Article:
Posts Tagged With: conservation

A hugely successful year with AAZK

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Russell Pharr, elephant keeper and president of the American Association of Zookeepers Dallas chapter, guest blogs on ZooHoo!

IMG_6203 SFRTwenty-sixteen was a very successful year for the Dallas American Association of Zookeepers Chapter!  We hosted a huge range of great events and, while having an amazing time, helped make the world a better place for animals.

Join us as we take a look back at 2016:

Bowling and Sailing for Rhinos

IMG_6113 SFRThis was our 25th year participating in the 26-year-old Bowling for Rhinos program, and our fifth year partnering with Alley Cats in Arlington.  In addition to bowling, arcade games, miniature golf, and laser tag, we debuted a BFR photo booth, had a bowling pin decorating contest for the second consecutive year, and hosted our first-ever takeover on Dallas Zoo’s Facebook to help promote the event!

Most importantly, Bowling for Rhinos in Dallas raised $18,000 – 100% of which goes directly to save rhinos, cheetahs, and other animals in Kenya and Indonesia. Nationally, AAZK chapters in the U.S. and Canada raised over $600,000 – an all-time record!

Our one-of-a-kind Sailing for Rhinos event raised $6,000 to help AAZK causes. We continued our partnership with Corinthian Sailing Club and had great weather once again for one of our favorite events.

Labor Day Book Sale

Our annual book sale broke records this year, raising more than $2,000 over three days of selling used books, DVDs, and other items donated by the Dallas Zoo community. Profits were split between the Okapi Conservation Project (the okapi was our 2016 “featured animal,” decided by a staff vote in our second annual AAZK March Madness contest) and the Bat World Sanctuary in Weatherford, Texas. Our book sale continued a partnership between Dallas AAZK and the Zoo’s Enrichment Committee as we sold animal-painted magnets and bookmarks, and allowed us the perfect platform to introduce tote bags with our chapter logo printed on them!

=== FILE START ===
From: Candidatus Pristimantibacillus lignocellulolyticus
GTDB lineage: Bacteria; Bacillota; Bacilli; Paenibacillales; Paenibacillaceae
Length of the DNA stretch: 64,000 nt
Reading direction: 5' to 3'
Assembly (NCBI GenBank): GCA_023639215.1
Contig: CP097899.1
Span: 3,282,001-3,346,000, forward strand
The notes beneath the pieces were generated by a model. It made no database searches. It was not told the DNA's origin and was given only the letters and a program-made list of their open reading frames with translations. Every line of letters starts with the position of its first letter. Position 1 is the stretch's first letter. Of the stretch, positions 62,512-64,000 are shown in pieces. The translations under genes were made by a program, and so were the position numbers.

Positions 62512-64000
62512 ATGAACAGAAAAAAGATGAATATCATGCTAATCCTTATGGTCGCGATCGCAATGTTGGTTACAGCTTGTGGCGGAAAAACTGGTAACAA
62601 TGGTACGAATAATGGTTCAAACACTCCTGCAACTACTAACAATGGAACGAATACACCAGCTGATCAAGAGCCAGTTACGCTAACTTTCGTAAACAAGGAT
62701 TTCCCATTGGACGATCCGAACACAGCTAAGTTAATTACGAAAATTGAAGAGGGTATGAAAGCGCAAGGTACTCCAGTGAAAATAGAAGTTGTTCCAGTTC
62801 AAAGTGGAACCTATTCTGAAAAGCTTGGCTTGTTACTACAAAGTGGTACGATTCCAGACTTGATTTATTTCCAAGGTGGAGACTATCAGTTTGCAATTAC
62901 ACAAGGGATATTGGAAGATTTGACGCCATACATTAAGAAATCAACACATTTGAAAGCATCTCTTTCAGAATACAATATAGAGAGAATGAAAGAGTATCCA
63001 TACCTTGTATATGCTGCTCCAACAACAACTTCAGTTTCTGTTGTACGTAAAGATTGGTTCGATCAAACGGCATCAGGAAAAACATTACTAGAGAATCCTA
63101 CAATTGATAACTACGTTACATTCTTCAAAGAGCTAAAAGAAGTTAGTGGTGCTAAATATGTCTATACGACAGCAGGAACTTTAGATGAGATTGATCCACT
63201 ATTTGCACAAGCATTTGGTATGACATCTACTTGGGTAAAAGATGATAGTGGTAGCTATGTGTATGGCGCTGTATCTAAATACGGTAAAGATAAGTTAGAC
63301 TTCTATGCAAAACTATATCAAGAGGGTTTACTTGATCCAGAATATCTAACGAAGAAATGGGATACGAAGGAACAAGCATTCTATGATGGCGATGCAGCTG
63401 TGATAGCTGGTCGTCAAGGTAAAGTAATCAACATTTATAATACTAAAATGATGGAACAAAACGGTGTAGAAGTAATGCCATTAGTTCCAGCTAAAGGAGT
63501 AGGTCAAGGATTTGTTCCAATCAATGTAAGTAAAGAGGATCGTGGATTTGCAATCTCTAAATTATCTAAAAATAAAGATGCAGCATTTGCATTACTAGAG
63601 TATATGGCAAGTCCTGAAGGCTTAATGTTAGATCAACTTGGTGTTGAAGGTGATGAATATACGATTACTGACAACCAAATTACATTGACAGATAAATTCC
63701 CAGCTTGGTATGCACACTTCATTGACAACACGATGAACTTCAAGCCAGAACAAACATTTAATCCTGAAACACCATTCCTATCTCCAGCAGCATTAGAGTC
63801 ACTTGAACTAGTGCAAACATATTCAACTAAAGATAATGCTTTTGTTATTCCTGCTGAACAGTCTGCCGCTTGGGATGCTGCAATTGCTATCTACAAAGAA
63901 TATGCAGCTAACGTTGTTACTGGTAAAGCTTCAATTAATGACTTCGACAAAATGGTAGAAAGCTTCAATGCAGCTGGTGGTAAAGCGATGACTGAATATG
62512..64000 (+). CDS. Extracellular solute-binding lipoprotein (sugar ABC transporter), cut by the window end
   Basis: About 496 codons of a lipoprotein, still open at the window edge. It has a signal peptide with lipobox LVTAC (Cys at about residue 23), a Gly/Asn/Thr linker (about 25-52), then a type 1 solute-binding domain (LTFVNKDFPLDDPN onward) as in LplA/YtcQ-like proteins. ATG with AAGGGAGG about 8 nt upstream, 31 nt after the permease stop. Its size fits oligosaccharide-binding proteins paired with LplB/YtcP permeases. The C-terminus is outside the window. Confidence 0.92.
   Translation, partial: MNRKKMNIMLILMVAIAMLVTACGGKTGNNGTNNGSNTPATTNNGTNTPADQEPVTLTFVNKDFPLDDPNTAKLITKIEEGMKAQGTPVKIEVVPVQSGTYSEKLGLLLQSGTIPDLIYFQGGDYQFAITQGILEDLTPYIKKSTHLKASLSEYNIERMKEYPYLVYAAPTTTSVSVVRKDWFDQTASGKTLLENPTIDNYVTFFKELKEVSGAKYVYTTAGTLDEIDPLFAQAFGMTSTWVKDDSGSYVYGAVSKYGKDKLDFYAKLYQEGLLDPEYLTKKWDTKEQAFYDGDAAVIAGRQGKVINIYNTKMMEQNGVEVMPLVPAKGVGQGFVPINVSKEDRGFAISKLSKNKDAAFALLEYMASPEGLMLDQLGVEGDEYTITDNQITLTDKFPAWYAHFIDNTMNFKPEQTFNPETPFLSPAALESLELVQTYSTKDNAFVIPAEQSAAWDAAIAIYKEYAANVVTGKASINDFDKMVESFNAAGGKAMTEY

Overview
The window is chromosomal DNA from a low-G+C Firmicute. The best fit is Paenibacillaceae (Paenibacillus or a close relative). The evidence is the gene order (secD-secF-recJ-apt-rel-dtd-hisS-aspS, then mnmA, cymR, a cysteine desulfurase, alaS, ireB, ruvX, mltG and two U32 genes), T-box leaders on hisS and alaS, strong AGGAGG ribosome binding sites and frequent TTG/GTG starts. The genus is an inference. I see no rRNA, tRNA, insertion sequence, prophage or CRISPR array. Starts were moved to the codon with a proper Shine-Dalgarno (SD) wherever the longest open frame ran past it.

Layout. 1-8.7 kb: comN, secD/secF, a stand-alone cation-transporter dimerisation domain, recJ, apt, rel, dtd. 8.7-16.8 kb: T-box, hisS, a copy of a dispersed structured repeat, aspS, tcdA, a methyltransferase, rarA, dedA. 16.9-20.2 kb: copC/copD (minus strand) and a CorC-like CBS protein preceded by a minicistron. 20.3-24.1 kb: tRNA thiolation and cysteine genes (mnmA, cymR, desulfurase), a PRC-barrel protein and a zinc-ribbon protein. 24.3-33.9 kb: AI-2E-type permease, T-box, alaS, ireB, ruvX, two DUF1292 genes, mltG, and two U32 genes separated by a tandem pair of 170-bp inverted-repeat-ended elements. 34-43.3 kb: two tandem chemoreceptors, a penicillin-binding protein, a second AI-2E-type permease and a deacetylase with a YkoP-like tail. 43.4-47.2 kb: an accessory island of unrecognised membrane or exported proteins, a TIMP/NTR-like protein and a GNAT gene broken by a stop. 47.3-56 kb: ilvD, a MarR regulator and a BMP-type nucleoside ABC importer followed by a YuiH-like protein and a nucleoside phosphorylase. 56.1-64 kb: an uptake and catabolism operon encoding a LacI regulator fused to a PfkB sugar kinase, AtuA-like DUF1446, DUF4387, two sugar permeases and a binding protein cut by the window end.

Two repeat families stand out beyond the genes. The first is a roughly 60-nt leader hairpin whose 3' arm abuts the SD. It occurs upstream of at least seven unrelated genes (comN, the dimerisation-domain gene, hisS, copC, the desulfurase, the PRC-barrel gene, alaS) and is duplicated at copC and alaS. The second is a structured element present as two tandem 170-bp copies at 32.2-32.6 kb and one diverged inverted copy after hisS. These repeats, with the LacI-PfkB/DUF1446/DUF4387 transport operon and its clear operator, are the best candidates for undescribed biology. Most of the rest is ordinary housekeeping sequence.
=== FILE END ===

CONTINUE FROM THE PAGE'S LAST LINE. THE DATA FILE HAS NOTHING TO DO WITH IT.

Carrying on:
Painting with a TwistOther Conservation Events

Our first-ever painting event, the Painting With a Twist for World Giraffe Day in June, not only raised $1,300 for the Giraffe Conservation Foundation, but also provided a fun way to honor the memory of Dallas Zoo’s own, late Kipenzi.

Our first-ever Salamander Saturday event in May helped raise funds and awareness for some of nature’s less-appreciated creatures. Our contributed funds also helped the Foundation for Conservation of Salamanders to offer a Texas-specific grant for researchers working on salamanders (and we have some amazing endemic species here)! Read more »

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Dallas Zoo wins international award for protecting wild gorillas

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The Dallas Zoo and eight other Association of Zoos & Aquariums institutions have been recognized with a prestigious national award for conservation work protecting gorillas in the wild.